I recently attended the annual Australian Historical Association conference in Newcastle. This year was my second OzHA conference and the theme was Entangled Histories (*cue drink*). Unlike last year, this year I chose not to present. Although I love presenting, I really enjoyed the opportunity to be able to take in all the papers without worrying about my own presentation. I was also relieved to not have to spend any of my PNG archives trip writing a conference paper.
My favourite papers, or those that most inspired me, were Christina Twomey's keynote 'When the War is Over' on WWII, Borneo and Australia's relationship with Asia, and the 'Indigenous Practise and Perspectives in Oral History' panel with Nepia Makuika, Sue Anderson and Lorina Baker. I also want to give a special mention to Nick Ferns, Patricia O'Brien and the other Pacific historians. I came away from the conference wishing I could do a thesis that somehow incorporated every approach to history (especially environmental history - you guys are the best).
Twomey's presentation was great on multiple levels. Her presentation was well-composed, engaging and she was very kind to her audience (no theoretical jargon and a great musical brain break near the end). I connected with her subject matter and the way she attempted to weave together stories of Australian servicemen and Borneo locals. She managed to find moments of hope and highlight personal stories while still conveying the complexity of the situation - her story-telling was outstanding. She also inspired me with her sensitivity to race, gender and class.
The oral history panel was wonderful for me as I'm just getting into the oral history component of my PhD research. I'm starting to wrestle with how to conduct interviews in a foreign country and over a history that is not my own. Makuika, Anderson and Baker all raised issues over the importance of conducting research with sensitivity, establishing reciprocal relationships, and building rapport and trust with the community you do research with. It also confirmed my decision to spend my first trip to PNG building relationships before jumping into interviews.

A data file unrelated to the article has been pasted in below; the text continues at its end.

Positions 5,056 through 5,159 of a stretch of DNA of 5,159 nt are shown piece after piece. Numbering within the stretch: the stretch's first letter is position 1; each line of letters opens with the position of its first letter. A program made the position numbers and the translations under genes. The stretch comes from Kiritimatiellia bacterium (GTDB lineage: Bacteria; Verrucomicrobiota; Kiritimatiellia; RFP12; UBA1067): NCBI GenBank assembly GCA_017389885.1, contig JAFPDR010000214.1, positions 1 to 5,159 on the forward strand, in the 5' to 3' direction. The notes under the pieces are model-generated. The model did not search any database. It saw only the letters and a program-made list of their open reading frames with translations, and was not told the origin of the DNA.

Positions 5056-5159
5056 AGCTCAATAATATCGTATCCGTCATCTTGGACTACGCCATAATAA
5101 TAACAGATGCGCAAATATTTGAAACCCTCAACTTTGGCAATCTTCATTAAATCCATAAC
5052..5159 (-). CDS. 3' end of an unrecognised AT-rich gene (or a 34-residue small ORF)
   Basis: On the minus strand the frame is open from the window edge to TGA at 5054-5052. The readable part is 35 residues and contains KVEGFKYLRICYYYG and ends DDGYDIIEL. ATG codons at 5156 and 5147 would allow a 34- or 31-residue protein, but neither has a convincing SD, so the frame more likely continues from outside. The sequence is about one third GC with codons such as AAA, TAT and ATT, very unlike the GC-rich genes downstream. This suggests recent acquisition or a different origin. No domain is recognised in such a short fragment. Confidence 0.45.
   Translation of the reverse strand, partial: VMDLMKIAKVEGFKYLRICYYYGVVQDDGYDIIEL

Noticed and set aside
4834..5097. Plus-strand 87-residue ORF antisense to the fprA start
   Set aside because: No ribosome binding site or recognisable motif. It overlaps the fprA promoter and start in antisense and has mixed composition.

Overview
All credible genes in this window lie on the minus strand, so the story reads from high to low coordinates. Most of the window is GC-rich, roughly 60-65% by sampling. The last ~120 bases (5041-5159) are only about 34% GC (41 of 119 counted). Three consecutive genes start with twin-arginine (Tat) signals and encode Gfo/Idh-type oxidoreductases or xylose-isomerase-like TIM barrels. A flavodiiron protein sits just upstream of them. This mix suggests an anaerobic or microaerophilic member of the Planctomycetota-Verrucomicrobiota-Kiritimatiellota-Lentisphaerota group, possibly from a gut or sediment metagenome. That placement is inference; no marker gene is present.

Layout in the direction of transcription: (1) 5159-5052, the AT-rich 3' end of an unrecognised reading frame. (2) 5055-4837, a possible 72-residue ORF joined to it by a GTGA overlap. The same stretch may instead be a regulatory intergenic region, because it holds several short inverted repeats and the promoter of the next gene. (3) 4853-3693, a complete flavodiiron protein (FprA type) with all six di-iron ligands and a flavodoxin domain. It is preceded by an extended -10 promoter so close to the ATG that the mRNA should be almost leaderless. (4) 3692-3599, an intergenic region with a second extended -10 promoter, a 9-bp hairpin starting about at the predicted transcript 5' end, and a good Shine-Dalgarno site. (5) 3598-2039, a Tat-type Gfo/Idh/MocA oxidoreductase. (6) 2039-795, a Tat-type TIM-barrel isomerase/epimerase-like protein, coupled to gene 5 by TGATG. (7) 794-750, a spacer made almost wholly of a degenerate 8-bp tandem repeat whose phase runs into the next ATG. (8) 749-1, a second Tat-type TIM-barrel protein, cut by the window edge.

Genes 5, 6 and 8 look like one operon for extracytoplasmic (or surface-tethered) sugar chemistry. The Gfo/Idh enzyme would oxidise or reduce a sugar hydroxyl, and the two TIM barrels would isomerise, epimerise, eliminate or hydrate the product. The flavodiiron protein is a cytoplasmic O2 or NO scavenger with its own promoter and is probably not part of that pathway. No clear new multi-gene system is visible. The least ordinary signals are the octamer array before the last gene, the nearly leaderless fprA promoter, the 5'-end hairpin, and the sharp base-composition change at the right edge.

I also got into twitter big-time this year - last year I only tweeted once and this year I tweeted over 50 times. I was surprised by how this transformed my conference experience. I felt like I got to be part of a bigger conversation. It challenged me to engage with the papers in a new way - looking for the key points that spoke to me and trying to summarise them in a pithy way that would translate for a broader audience. I also loved getting to see how others responded to the same session and seeing the tweets coming from the concurrent sessions made me feel as if I was in multiple places at once.
I had to detox from twitter a little when I got home (when I start thinking in 140 characters or less I know it's time for a break). However, overall I loved being a twitter fiend and the opportunity it provided to meet new people - connecting first on social media and then in real life. The other highlight of my sophmore conference was the social aspect. I loved the post-grad drinks, our cheapskate conference dinner and staying in an Air Bnb with fellow post-grads. It reminded me of how blessed I am to get to spend everyday with so many intelligent, compassionate and curious individuals. For me this year was a great experience both intellectually and socially. This is post is just the beginning of a series of thoughts I will be posting over the coming weeks. So stay tuned and for those for those of you who attended, let me know what you thought!